If the desired output is a two-, tri-, any other multi-level tone mask, we can add penalty for the masks with wrong transmissions. The simplest form of the penalty is a polynomial expression, so for example for the tri-tone Levenson-type masks with transmissions −1, 0, and 1, we construct the objective as We expect that this problem inherits property of having multiple minima from the corresponding simpler QP, though smoothing operators of (57) have to increase convexity of the objective. In the presence of multiple local minima the solution method and staring point are highly consequential: some solvers tend to converge to the “bad” local solutions with disjoined masks pixels and entangled phases, others better navigate solution space and chose smoother local minima. The Newton-type algorithms, which rely on the information about second derivatives, should be used with a caution, because in the presence of concavity in (57), the Newtonian direction may not be a descent direction. The branch-and-bound global search techniques [18] are not the right choice because they are not well-suited for the large multi-dimensional optimization problems. It is also tempting to perform non-linear transformation of the variables to get rid of the constraints and convert problem to the unconstrained case, for example by using transformation x The reasonable choices to solve (57) are descent algorithms with starting points found from the analytical solutions of the related QP. We apply algorithms of local variations (“one variable at a time”), which is similar in spirit to the pixel flipping [32, 17], and also use a variation of the steepest descent by Frank and Wolfe [21] to solve constrained optimization problems. In the method of local variation, we chose the step Δ Frank and Wolfe method is an iterative gradient descent algorithm to solve constrain problems. At each step k we calculate the gradient ∇F The solution of this m=l Then the line search is performed in the direction of p The mask m The gradient descent algorithms require recalculation of the objective and its gradient at each iteration. The gradient of the objective function can be calculated numerically or analytically. When the objective is expressed in norm Consider objective in the form of the weighted inner product (f, g)=∫∫wfgdxdy:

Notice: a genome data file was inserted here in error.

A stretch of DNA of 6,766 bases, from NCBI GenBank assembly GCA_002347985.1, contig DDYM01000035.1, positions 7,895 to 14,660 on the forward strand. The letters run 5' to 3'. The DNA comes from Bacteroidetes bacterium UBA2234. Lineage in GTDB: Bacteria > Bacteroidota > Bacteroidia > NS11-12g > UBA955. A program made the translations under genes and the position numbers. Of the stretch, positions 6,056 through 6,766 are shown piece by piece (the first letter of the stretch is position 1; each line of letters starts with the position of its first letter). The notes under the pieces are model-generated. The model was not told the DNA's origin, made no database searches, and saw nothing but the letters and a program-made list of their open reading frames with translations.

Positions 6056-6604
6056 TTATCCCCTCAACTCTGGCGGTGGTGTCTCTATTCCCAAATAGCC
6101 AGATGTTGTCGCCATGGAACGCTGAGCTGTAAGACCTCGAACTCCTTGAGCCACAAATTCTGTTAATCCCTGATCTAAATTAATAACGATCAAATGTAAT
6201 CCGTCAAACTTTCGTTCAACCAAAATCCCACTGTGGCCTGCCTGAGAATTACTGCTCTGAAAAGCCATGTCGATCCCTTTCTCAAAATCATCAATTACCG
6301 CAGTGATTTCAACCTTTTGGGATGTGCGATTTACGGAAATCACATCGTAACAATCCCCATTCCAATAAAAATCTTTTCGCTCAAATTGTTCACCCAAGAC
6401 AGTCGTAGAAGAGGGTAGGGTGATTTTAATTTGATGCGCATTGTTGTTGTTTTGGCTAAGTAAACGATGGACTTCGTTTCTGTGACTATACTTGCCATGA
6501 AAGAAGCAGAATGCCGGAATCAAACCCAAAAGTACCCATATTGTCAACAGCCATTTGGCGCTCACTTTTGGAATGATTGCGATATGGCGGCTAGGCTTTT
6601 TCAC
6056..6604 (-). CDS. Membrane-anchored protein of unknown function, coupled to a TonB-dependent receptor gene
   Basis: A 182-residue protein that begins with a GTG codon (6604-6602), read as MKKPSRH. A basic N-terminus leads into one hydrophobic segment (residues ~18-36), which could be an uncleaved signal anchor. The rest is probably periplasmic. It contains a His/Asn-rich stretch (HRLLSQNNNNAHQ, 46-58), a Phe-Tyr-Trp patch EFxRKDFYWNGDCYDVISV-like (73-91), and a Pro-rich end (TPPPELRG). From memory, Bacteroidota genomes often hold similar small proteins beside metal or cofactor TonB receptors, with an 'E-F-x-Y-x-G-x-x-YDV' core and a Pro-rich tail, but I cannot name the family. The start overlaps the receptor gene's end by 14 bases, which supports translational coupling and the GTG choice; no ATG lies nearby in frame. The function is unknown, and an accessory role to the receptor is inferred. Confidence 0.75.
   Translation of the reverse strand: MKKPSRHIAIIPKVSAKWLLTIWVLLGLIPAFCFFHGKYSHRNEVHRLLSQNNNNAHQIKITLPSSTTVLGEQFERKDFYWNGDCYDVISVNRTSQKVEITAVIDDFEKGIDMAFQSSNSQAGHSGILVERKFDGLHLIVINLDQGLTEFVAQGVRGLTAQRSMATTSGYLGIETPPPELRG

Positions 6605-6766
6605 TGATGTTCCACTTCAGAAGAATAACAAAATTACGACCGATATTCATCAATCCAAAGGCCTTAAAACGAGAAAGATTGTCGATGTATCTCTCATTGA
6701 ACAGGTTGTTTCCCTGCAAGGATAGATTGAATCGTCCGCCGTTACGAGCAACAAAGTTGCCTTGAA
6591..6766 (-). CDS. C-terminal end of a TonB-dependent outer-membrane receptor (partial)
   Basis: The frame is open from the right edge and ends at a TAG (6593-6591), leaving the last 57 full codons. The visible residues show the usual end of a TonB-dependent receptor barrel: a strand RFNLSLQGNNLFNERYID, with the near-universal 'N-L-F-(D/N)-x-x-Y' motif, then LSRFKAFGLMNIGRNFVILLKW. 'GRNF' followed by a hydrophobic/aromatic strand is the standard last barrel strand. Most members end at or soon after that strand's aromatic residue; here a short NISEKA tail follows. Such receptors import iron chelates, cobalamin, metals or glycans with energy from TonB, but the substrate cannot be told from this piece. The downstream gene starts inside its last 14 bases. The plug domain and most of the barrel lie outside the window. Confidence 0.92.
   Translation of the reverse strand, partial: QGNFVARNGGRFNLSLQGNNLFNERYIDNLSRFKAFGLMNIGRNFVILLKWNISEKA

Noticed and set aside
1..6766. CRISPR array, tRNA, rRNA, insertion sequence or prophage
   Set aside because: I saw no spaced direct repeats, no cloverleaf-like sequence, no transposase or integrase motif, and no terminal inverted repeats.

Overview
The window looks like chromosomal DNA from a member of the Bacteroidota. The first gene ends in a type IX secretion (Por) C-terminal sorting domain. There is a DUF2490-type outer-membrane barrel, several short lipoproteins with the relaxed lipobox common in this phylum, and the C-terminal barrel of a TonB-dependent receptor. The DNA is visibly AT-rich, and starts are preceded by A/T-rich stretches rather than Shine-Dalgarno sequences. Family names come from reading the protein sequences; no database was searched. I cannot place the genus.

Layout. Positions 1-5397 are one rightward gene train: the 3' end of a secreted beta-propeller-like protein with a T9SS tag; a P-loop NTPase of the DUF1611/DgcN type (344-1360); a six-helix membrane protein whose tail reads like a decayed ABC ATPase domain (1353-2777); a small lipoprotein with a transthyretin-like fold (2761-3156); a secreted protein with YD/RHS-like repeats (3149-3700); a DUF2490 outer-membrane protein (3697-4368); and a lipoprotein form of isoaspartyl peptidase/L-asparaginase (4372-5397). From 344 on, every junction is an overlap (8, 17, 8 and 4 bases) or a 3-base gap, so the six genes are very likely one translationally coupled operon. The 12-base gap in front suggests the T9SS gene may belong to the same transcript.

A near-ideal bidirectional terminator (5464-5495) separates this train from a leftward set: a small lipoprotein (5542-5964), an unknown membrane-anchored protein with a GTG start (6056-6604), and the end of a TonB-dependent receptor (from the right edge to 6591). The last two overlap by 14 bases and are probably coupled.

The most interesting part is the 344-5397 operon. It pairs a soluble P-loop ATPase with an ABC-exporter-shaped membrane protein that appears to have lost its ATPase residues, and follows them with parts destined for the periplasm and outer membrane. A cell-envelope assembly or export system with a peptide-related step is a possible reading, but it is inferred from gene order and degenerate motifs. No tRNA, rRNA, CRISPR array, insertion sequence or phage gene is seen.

Small variations δm of the mask m cause the following changes in the objective:
Let us find δI=I(m+δm)−I(m). Using SOCS formulation (60), and neglecting O(δm
Using the following property of the weighted inner product
Substituting this into (64) gives us an analytical expression for the gradient of the objective
This formula let us calculate gradient of the objective through cross-correlation or convolution as O(NM log(M)) FFT operation, which is significantly faster than numeral differentiation with O(NM The speed of the local variation algorithm critically depends on the ability to quickly re-calculate image intensity when one or a few pixels change. We use electrical field caching procedures to speedup this process. According to SOCS approximation [3], the image intensity is the following sum of convolutions of kernels h